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The evolution of Populations chapter 23 Population Genetics Gene PoolHardy-Weinberg Theorem The Cambrian Explosion Allele Frequencies Founder EffectGenetic.

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Presentation on theme: "The evolution of Populations chapter 23 Population Genetics Gene PoolHardy-Weinberg Theorem The Cambrian Explosion Allele Frequencies Founder EffectGenetic."— Presentation transcript:

1 The evolution of Populations chapter 23 Population Genetics Gene PoolHardy-Weinberg Theorem The Cambrian Explosion Allele Frequencies Founder EffectGenetic DriftSympatric Speciation Vs. Allopatric Speciation immigrationPopulationPopulation BottleneckPolyploidy emmigrationAdaptive RadiationArtificial SelectionPunctuated Equilirbrium polymorphismsPrezygotic BarriersIntersexual selectionHeterozygote Advantage Selection pressure Postzygotic BarriersIntrasexual selectionBiological Species Concept Warm UP: Generate Questions or Tasks to complete. Match… Distinguish… Cite Evidence… Differentiate… Critique… Connect… Create… Who? What? Where? When? Why? Which? How?

2 Big Idea 1: The process of evolution drives the diversity and unity of life. Change in the genetic makeup of a population over time is evolution. Natural selection is a major mechanism of evolution. a.According to Darwin’s theory of natural selection, competition for limited resources results in differential survival. Individuals with more favorable phenotypes are more likely to survive and produce more offspring, thus passing traits to subsequent generations. b.Evolutionary fitness is measured by reproductive success. c.Genetic variation and mutation play roles in natural selection. A diverse gene pool is important for the survival of a species in a changing environment. d.Environments can be more or less stable or fluctuating, and this affects evolutionary rate and direction; different genetic variations can be selected in each generation. e.An adaptation is a genetic variation that is favored by selection and is manifested as a trait that provides an advantage to an organism in a particular environment.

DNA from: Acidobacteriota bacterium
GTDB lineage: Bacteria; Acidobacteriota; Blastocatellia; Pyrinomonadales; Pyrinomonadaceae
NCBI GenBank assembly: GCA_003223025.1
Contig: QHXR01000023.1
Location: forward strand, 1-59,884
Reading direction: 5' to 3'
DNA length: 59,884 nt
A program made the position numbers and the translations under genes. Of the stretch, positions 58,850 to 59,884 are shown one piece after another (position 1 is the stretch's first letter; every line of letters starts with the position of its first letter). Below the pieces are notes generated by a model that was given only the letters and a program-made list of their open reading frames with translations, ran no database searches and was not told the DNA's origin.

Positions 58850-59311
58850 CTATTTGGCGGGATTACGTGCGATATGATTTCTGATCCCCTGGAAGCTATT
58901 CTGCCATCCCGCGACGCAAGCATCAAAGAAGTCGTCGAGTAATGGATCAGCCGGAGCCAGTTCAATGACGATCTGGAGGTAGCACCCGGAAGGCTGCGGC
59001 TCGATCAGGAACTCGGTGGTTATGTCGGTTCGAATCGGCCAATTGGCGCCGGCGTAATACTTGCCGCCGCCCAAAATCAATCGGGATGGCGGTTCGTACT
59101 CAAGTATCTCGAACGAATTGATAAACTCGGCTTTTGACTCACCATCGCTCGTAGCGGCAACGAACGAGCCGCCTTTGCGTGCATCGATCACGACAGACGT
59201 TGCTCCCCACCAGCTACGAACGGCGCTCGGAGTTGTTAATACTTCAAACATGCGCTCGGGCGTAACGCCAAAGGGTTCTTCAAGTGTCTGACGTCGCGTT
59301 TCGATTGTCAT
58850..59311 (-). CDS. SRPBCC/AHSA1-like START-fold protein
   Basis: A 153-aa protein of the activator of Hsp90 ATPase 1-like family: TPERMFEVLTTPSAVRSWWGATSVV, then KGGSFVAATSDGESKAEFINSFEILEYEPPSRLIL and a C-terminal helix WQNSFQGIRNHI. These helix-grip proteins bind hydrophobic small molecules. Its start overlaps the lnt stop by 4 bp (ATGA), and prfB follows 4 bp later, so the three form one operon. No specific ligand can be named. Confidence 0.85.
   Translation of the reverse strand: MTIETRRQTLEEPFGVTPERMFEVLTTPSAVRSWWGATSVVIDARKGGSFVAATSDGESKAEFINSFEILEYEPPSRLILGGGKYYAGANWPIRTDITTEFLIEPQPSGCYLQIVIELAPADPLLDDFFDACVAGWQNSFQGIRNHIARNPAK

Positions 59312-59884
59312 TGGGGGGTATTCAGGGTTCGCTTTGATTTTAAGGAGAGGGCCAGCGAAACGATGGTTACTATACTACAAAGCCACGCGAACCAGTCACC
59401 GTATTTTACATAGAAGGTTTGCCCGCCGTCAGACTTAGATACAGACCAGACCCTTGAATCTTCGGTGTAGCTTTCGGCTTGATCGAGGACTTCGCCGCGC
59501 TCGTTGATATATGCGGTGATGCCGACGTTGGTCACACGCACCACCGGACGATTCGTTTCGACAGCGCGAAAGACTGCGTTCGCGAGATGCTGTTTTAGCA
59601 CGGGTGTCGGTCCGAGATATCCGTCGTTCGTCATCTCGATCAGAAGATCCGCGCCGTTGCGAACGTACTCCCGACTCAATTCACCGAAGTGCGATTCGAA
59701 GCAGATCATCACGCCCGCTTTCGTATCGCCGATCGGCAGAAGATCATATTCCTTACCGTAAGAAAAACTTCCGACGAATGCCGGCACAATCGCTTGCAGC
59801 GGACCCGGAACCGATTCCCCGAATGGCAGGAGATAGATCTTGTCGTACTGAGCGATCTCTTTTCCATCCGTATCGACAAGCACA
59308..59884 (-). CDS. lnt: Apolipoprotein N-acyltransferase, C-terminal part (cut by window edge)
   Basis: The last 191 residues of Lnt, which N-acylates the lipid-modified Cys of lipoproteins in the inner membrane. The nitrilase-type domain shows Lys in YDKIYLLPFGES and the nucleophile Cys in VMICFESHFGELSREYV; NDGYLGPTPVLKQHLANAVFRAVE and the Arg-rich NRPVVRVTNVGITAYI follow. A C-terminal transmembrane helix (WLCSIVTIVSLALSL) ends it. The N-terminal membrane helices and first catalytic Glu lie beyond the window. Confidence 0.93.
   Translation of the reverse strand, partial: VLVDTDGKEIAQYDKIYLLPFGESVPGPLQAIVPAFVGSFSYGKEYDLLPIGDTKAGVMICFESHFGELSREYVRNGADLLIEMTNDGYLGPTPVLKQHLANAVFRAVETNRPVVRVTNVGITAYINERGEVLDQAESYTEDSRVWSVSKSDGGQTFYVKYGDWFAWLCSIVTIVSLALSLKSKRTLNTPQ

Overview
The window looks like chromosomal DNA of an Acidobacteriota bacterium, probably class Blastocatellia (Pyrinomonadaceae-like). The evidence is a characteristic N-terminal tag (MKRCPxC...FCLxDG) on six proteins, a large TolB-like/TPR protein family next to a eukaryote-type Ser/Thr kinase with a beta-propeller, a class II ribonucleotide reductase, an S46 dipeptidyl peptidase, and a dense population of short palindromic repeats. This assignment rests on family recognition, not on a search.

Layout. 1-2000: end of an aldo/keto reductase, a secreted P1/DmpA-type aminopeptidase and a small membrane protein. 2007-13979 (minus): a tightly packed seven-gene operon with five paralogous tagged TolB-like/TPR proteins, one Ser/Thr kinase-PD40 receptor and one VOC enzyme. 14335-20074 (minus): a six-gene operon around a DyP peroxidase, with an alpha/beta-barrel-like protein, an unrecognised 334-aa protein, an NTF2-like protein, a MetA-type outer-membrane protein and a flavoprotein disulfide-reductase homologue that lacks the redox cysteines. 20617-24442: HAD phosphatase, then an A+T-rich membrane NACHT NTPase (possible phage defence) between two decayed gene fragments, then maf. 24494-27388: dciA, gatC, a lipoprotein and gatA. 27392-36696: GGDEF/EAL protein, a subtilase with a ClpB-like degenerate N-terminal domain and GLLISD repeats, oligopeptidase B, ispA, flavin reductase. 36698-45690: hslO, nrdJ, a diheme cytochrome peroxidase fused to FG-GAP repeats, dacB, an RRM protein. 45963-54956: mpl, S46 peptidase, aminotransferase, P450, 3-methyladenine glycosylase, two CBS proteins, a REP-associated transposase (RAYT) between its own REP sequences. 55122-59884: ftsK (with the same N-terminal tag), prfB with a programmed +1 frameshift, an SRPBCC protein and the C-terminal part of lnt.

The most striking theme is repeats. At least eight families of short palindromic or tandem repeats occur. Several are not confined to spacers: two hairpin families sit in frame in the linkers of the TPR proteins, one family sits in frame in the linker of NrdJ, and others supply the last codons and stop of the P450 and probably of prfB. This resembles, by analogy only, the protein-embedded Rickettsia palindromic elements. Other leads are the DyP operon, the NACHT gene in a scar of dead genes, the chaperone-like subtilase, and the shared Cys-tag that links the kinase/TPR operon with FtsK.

3 Big Idea 1: The process of ___1.___ drives the diversity and unity of life. Change in the __2._____ makeup of a ___3.____ over time is evolution. ________ 4. _________ is a major mechanism of evolution. a.According to Darwin’s theory of ________4. ________, ___5.______ for limited resources results in differential survival. Individuals with more favorable phenotypes are more likely to survive and produce more ___6.____, thus passing traits to subsequent generations. b.Evolutionary fitness is measured by ____7._____ success. c.Genetic variation and mutation play roles in natural selection. A __8._____ gene pool is important for the survival of a species in a changing environment. d.Environments can be more or less stable or fluctuating, and this affects evolutionary rate and direction; different genetic variations can be selected in each generation. e.An _____9._____ is a genetic variation that is favored by selection and is manifested as a trait that provides an ____10._____ to an organism in a particular environment.